How do you think that you have grown as a band since forming? What has remained the same?
It took us a while to kind of create a cohesive vision for “who” we are. Having both been predominantly in rock bands, a lot of ideas in the previous projects were not well received by past bandmates. We both have a flair for the dramatic, and we like things that are interesting to both the eyes AND ears. It’s a delicate balance to strike between the two, because it still has to make sense.
I can say, that working in this dynamic, with Josh also playing producer, my vocal range has really opened up because I am not the only one writing all of my parts, like in past projects. He likes to put me outside my comfort zone and it really gives so much more to the music in return.
Let’s talk about your album, “Hex.” What was it like putting this collection together? What was it like when you got into the studio together to record it? Were there any unexpected challenges about the overall process?
When we got the idea to create “Hex”, it really came from a place of need more than desire. The very first album “Koyaanisqatsi”, was created entirely by Josh. And yet since joining the project, I contribute heavily to the live versions of many of these songs. We had our second album “The Nightmare Inside You” as our first experiment of learning to co-write together and had a lot of of strong tracks on both albums. It got confusing when selling cd’s at shows if people wanted to know “which one they should get”. We wanted to get our best materials in people’s hands and make sure they heard them the way they are performed now. We took what we feel is our best stuff, updated anything from the first album, while adding two entirely new tracks as well. We consider this to be our “definitive works” at this point and it’s what we want to represent us as a band.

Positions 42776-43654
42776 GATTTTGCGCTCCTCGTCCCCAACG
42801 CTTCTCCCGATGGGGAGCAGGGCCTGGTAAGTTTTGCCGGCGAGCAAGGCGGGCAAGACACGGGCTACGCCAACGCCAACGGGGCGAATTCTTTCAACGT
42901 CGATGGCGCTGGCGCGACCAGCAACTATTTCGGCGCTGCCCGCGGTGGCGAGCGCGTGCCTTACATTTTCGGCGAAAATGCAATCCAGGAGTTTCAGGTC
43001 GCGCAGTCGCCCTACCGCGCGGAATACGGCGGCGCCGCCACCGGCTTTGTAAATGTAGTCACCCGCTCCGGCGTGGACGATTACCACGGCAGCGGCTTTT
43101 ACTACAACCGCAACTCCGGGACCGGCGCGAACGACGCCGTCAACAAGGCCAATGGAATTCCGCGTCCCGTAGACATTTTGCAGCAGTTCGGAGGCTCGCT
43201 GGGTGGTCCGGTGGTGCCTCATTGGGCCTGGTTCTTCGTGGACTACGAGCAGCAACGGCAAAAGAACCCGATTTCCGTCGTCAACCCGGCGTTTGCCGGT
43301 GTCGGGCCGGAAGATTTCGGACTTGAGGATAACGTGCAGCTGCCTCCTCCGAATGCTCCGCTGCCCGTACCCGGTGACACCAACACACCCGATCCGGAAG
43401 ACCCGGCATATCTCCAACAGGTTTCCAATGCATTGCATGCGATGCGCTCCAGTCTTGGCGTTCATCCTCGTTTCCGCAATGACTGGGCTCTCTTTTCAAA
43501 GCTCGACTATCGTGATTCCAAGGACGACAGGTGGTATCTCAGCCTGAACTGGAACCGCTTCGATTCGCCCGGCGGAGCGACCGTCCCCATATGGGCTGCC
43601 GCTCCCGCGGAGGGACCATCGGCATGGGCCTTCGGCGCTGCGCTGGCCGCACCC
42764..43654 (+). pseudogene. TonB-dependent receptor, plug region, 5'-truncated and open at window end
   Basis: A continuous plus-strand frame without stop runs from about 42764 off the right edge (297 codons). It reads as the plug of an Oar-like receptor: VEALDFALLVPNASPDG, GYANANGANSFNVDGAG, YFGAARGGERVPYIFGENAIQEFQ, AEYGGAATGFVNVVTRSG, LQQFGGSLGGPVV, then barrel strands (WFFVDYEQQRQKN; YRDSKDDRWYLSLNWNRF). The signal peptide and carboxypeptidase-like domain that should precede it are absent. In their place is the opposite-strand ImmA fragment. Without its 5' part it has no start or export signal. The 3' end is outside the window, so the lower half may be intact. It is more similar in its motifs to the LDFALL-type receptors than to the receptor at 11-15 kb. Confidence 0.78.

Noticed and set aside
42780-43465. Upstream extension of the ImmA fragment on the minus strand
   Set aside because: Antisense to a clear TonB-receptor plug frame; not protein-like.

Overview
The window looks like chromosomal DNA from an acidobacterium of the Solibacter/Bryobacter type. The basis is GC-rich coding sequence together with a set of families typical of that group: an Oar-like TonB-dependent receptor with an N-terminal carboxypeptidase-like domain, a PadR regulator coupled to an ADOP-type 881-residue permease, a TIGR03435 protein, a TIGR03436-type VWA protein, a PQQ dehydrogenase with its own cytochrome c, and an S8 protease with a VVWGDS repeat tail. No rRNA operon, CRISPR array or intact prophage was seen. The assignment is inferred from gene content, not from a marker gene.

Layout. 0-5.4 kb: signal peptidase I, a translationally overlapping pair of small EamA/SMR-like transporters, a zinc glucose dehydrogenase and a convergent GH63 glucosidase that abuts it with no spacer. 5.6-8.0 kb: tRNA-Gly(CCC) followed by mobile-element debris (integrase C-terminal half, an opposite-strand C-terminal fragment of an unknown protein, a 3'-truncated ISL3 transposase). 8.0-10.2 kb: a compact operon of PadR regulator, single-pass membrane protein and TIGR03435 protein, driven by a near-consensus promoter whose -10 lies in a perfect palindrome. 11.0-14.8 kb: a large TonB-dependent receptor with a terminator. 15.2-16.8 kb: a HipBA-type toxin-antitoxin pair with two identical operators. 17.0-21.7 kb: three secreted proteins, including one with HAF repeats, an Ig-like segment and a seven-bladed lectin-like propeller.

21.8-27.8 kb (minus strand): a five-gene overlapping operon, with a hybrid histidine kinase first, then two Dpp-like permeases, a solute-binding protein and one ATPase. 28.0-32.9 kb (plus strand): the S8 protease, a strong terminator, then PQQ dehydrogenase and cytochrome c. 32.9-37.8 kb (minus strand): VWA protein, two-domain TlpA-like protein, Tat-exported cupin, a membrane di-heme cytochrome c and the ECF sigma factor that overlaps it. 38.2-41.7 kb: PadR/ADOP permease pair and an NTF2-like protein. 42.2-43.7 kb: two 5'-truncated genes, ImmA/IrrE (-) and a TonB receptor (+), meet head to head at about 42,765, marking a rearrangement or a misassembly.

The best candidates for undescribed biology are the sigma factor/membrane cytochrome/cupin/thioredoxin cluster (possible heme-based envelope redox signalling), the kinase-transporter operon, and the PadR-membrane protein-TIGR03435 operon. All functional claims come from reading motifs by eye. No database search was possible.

While it’s difficult to pick out favorites, can you choose a few songs that stand out and talk about the inspiration behind them and how they came to be on this collection?
Stephanie- Picking favorites is indeed difficult, but one I really enjoy performing is “Circles”. This song is really different from anything else on the album, in that it’s really more of a solo, and the trip-hop style verses and bouncy chorus strays from places we’d usually go. Lyrically, it was written from a dark place for me. Both Josh and I suffer with mental illness that comes in varying forms, with mine leaning more towards anxiety/panic attacks. This song is written about the way in which my anxiety manifests, often repeating themes in circles/loops. The content, I’ve been told is very real and relatable for people and I’m glad to give someone something to cling to, so they know they’re not alone.
Josh- The Narcissist is a favorite of mine right now, since its newer and is exciting to perform live. The production style with the distorted drums and industrial bass sound, combined with the weird guitar effect that I accidentally stumbled upon is just one of the many examples of me having what I like to call a “happy accident” while writing new material.
Generally, how do you all go about writing your music? Do you write together or separately?
Musically speaking, this is Josh’s area of expertise and he really enjoys crafting the songs. I literally STARTED playing keys as soon as I joined the band, so though I have gained a lot of knowledge and play them in our shows, Josh can actually play a ton of instruments and has been writing a long time. I still have input if I feel strongly about how a song should go, but generally, I leave the ball in his court.
Lyrically, it’s a mixed bag. We both contribute, sometimes writing separately, knowing that this is song that comes from a personal place. Sometimes, we co-write, bouncing ideas or themes off each other. It really depends on the song and its content.
Where do you think you are all happiest- in the studio recording new music, on stage performing or elsewhere?